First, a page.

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5 Things You Should Know About Keeping Track of Business Taxes

18 August 2020 | 0 comments | Posted by Samantha Higgins in Money Talks

Tracking taxes small business

Running your business is itself hard to leave alone, not to mention facing the complexity of filing your taxes yearly. As a business owner, you have a lot of taxes consider and to pay. Therefore, a basic understanding of key tax types and how to track them makes your work easier. The sum of levies that you pay depends on how much you earn, your business structure, and whether you have employees or not.

As a business owner, you should understand five essential things to help you track your business taxes. So you do not end up with a heavy tax burden and ensure that the money you earn is put to productive use, instead of giving it away to governments.

Big businesses use tax deductions and loopholes to gain competitive advantages but that doesn't mean SME's cannot do the same. If you're a new business owner looking to become tax compliant, then here are a few tips on what you need to consider.

1. Understand the business taxes you may have to pay

When you own a business, it can be a great surprise to retain trajectories of the amount of taxes you are responsible for paying. Some of the fees to account for as a sole proprietor include the following. Payroll Tax – if you have staff in your business, you will be liable for paying payroll levies on their salaries.

Sales Tax – clients pay a sales tax on services and goods they purchase. Therefore, as the business owner, you are in charge for amassing and recording transactions levies to your local and state government.

2. Employ a qualified accountant

Doing your books is an essential way for your business to save money. However, a qualified accountant does more than just preparing your business financial statements. A good accountant works with you throughout the year to track your business income and spending. The bookkeeper will also truck your business taxes every month, not just on tax months.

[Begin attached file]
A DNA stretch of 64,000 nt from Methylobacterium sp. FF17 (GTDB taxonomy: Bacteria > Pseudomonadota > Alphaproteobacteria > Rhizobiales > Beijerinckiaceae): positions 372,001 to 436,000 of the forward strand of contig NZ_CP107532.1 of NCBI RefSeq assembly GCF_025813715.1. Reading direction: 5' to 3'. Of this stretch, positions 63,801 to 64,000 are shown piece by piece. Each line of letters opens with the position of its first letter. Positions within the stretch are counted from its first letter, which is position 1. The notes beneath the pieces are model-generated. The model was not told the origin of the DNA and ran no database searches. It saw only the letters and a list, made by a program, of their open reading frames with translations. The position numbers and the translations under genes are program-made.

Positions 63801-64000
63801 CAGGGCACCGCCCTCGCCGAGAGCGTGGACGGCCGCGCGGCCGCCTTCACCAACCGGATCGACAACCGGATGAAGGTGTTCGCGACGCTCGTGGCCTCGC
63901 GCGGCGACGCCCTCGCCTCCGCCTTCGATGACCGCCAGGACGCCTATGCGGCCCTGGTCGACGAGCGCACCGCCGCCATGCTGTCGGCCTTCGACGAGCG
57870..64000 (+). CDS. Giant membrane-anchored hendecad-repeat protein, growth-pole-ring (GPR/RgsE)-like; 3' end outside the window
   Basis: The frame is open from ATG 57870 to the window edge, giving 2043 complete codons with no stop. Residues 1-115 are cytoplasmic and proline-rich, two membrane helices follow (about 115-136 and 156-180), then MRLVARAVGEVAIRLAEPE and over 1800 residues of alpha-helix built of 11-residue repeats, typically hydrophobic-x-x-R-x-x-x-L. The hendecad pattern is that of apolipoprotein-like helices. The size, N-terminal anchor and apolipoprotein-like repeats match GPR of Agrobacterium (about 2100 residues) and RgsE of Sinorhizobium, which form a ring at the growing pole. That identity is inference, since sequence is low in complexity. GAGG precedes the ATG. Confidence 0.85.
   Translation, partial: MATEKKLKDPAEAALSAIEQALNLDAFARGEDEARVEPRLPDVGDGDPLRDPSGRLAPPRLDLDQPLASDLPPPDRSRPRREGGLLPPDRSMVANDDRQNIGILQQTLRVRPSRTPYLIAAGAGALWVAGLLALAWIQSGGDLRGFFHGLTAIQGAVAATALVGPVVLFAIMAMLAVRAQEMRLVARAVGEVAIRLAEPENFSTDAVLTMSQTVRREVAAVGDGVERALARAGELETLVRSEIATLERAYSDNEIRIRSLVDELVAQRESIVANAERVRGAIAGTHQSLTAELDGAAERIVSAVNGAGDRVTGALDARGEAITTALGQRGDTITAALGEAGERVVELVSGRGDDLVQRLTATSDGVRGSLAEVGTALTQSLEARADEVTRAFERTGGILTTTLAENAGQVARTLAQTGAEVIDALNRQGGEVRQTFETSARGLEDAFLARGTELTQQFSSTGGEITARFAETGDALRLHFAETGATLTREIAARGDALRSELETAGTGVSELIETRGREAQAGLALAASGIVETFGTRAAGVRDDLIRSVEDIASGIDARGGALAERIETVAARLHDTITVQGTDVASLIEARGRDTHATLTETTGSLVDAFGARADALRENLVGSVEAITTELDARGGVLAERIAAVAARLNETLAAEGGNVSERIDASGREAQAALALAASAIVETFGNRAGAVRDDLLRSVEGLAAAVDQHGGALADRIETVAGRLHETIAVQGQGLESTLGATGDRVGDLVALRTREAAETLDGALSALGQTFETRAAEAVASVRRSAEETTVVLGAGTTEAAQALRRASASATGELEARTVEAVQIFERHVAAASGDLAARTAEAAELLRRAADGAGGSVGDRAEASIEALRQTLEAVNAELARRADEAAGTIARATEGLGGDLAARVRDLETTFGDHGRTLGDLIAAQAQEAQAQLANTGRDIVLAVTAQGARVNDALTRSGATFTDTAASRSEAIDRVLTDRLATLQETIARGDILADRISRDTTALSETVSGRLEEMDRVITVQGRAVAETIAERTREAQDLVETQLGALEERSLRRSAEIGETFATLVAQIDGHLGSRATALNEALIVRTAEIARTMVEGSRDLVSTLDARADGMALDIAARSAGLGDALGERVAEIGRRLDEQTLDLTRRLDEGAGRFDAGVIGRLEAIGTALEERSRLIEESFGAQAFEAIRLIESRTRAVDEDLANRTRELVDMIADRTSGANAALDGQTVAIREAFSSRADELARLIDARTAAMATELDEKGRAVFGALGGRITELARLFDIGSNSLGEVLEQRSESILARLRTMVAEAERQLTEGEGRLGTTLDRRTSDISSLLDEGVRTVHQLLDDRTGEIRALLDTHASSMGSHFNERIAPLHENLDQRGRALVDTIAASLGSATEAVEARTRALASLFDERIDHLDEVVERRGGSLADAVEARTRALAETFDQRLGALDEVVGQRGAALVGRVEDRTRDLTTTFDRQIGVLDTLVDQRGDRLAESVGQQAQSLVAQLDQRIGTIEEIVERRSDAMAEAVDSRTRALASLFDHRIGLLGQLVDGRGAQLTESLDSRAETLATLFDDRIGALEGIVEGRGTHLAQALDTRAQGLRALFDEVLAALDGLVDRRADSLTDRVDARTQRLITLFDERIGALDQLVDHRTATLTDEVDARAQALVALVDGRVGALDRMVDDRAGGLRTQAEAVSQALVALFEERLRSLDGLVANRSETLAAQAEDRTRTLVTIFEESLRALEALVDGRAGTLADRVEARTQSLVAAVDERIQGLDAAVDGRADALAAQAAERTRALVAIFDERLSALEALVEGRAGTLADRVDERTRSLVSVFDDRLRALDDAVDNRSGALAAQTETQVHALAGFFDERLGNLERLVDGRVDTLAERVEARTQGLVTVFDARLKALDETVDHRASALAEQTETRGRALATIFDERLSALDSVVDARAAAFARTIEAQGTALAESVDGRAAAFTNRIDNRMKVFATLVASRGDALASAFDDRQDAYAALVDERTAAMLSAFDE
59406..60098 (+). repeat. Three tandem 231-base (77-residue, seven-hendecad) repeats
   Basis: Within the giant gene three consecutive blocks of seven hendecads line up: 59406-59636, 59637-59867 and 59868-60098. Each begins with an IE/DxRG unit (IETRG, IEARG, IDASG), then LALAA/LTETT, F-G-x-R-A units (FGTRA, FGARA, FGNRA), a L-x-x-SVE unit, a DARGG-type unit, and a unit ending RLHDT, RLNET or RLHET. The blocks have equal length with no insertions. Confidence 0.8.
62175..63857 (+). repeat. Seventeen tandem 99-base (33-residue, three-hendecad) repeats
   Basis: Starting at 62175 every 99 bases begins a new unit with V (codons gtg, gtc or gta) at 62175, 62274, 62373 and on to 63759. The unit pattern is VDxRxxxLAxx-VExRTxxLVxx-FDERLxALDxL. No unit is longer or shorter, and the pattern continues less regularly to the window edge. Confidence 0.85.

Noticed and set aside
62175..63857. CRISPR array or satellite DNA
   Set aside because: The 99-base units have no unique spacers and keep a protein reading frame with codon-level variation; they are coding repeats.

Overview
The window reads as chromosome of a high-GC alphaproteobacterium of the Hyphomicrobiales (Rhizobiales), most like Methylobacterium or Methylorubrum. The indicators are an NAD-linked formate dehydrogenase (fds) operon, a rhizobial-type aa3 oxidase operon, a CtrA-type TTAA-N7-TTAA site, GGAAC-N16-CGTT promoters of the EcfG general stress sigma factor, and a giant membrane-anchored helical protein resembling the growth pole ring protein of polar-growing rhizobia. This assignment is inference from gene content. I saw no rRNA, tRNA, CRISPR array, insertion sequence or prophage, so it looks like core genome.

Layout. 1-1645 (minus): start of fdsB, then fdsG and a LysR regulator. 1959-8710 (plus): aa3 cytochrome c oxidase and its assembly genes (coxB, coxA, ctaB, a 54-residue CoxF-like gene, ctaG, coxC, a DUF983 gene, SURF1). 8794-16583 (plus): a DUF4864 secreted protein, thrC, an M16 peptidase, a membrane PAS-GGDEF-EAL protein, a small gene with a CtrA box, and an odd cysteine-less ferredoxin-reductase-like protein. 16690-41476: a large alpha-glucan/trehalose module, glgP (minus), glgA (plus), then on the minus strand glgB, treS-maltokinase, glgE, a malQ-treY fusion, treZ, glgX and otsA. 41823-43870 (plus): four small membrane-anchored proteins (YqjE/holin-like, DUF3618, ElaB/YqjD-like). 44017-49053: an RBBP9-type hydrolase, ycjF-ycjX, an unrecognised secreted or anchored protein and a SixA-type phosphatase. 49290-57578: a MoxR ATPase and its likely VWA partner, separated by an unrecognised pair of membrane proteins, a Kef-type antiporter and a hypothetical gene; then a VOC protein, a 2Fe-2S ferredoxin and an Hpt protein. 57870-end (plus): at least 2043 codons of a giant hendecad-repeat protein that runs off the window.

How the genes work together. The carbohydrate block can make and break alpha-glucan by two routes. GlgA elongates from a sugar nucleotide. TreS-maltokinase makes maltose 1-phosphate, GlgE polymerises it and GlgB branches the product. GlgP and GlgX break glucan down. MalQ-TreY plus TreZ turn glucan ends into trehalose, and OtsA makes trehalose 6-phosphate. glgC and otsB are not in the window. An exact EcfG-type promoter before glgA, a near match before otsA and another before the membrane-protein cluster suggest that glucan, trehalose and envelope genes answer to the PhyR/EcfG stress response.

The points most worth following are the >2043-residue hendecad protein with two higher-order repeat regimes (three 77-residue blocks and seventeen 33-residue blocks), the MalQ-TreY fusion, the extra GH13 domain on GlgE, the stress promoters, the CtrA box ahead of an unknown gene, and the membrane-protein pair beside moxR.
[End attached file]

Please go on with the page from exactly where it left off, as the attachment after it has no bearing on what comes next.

3. Choose wisely your legal structure

When starting your business, it is crucial to know about the distinct legal structures that exist because every structure has diverse levy effects. For example, limited liability companies, sole proprietorships, C corporation, and S corporations are all different legitimate structures with various tax requirements.

As a business owner, it is easy to establish and run the business since it solely belongs to you. However, it can be risky at times since you individually undertake all legal and financial responsibilities. Nevertheless, your personal business levies are upfront because it's possible to account for your business losses and income on your tax return.

4. Use tax deduction to minimize your tax bill

Every business comes with various expenses. Such expenditures may include wages, contract labour, business travel, vehicle expenses, equipment, rent, supplies, and depreciation of assets. However, as a business owner, you can lower your company's duties by doing away with such operational costs when filing your tax returns.

Tax preparation software like QuickBooks self-employed tax bundle with intuit TurboTax tracks your expenses automatically to reduce your tax burden. This lets you claim your deductions spontaneously.

5. Pay your taxes quarterly

According to the IRS Levy Release Service, every business owner, especially sole proprietors, S corporation shareholders, or partners have to submit their quarterly estimated tax payments. As a sole proprietor, you can identify your approximate levy fee through Form 1040-ES. Besides, it may be useful to use your previous year's income, tax credits, and deductions as a beginning point.

After identifying the number and e-file, you can use different ways to pay the IRS. Such methods include IRS Pay by Card that permits you to pay online using your debit or credit card. You can also opt to use IRS Direct Pay, which captures money owned out of your checking or investments account.

A self-employed and sole-proprietor business holder almost always have to pay estimated quarterly levies except when their business loses money. You should remit after every three months your projected tax payments for each year every April 15, June 15, September 15, and January 15 of the subsequent tax year. You will be subjected to severe penalties if you don't pay a minimum of 90% of the taxes owed to your business. Therefore, it is crucial to work with a tax expert to help you double-check if the sum owed is correct.

Conclusion

As a business owner having a credible tax system help you in offsetting the potentially high cost for self-employed expert while filing your taxes. You can also limit your tax deductions relative to your business gains by writing off your startup and operating costs to maximize your tax deductions. Besides, working with a tax expert benefits by avoiding common drawbacks such as underreporting your business expenditures or overlooking critical tax forms that can save you money.

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Recommended reading

If you enjoyed this post and have a little extra time to dive deeper down the rabbit hole, why not check out the following posts on taxes and business finance.

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